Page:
Handle the Music Categories Properly

The length of the show is always a problem.  Even so, every year there are five four-to-five minute performances of the Best Original Song nominees.  What is it that makes this category so special that the nominated artist is permitted to showcase their creation in its entirety? The costume designers are not allowed to traipse out mannequins showcasing every costume they put together.  Fresh Guacamole, a Best Animated Short nominee from 2012 clocking in at only 100 seconds, wasn’t screened in full at the ceremony.  

These performances take up a good 20 minutes-plus of showtime.  Most Oscar Party attendees watching at home use that time to use the restroom, eat, or top off their drinks.  Either only allow the winner to perform their song or present the nominees as an annotated montage. In 2001, Itzhak Perlman and Yo-Yo Ma performed a medley of that year’s Best Original Score nominees and it was sublime, and it only took five minutes.

Award the Shorts Categories Elsewhere

Many people find the exclusion of these categories disrespectful to smaller filmmakers, but they should not.  No one complains that there is a night where the engineers, computer scientists, and other technical experts get their own awards.  You know why? Because the film-loving populace isn’t as invested in those awards.  Having Best Live-Action, Animated, and Documentary Short awarded that way still brings plenty of prestige to the filmmakers. Short films are not very accessible to casual filmgoers. Most of them have only ever seen the yearly Pixar nominee because it had played in front of the big Pixar blockbuster that year.  Of course, a lot of Oscar pools live and die by these categories, but that is almost always by sheer luck.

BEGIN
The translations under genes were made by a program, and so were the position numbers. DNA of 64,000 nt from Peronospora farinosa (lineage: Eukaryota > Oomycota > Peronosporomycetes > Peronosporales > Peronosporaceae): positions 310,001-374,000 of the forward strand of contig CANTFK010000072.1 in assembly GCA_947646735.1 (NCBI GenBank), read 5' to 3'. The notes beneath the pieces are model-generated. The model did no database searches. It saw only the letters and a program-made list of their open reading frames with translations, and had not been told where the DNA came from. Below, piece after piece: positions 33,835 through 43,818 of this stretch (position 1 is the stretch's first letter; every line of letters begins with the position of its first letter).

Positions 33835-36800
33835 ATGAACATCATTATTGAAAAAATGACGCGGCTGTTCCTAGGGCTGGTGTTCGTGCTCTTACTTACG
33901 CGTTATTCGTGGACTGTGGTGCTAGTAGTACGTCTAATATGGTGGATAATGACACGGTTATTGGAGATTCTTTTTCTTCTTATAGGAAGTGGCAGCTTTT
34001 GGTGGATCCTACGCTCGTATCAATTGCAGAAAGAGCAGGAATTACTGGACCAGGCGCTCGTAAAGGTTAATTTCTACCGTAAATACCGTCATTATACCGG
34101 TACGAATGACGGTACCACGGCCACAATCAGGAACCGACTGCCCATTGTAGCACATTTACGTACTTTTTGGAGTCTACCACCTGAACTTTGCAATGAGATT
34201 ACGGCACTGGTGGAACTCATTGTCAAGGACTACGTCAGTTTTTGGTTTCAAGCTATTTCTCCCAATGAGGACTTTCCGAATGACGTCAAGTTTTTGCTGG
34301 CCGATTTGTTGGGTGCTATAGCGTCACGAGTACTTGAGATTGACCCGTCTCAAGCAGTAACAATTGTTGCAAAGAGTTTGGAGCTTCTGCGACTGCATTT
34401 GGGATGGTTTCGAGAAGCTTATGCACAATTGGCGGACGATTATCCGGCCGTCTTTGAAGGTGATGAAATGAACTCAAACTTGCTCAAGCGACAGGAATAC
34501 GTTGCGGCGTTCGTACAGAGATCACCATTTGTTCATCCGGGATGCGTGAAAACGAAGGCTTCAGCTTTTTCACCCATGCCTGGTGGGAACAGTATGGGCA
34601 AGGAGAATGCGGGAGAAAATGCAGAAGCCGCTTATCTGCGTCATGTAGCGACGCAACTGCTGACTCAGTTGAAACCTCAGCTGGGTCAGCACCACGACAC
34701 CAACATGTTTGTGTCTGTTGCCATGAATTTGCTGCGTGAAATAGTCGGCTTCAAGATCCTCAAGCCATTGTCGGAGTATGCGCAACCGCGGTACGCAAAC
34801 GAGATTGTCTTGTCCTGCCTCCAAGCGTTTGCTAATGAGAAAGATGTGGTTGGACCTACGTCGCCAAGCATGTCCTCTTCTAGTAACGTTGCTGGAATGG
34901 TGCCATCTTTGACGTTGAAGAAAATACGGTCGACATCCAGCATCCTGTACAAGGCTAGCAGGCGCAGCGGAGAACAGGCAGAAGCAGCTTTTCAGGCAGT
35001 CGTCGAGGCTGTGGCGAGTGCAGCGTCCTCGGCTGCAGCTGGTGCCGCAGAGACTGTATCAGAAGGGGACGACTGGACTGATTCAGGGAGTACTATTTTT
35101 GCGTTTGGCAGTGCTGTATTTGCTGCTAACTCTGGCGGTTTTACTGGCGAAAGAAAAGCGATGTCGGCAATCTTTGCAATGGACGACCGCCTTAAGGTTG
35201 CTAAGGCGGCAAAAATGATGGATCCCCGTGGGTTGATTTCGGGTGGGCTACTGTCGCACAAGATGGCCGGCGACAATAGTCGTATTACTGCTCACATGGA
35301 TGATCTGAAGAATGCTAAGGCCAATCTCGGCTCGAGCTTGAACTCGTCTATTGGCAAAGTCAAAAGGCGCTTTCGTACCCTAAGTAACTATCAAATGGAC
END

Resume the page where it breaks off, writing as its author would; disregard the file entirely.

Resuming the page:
Finally Add These Two Categories

Obviously, as stated earlier, a Best Popular Film category is a terrible idea.  So why not add these two categories? Best Stunt Work and Best Motion Capture/Voice-Over Performance.  Let’s take 2018’s Avengers Infinity War.  Every aspect of that movie is Oscar worthy.  Effects, Editing, Cinematography, Costumes, Production Design, Music….almost all of it.  What about the stunt men and women who do the wire work and death-defying actions so that we can all believe that Robert Downey, Jr is getting pummeled?  Nearly every Hollywood Blockbuster utilizes these stunt performers and they are ignored.   Thousands of people put these films together, but the stunt men and women are the only ones risking their well-being for their craft.   They really should be recognized by the Academy

 Also, I don’t think the academy is ever going to give Andy Serkis his due.   So, they have to create a category for performance capture/voice-over work. Serkis’s work as Gollum in the Lord of the Rings movies and Caesar in the Planet of the Apes franchise are some of the most effective performances of the past two decades.  However,  he is never in contention for the acting categories because of this stigma towards motion capture performance.  It is a travesty. Performance capture is an integral part of modern filmmaking and it really is an art form. Not to mention voice over work. Ellen DeGeneres as Dory or Bradley Cooper as Rocket Raccoon really do act their hearts out using only their voice.  

These two categories ought to be included in the night’s ceremony.  It is long overdue.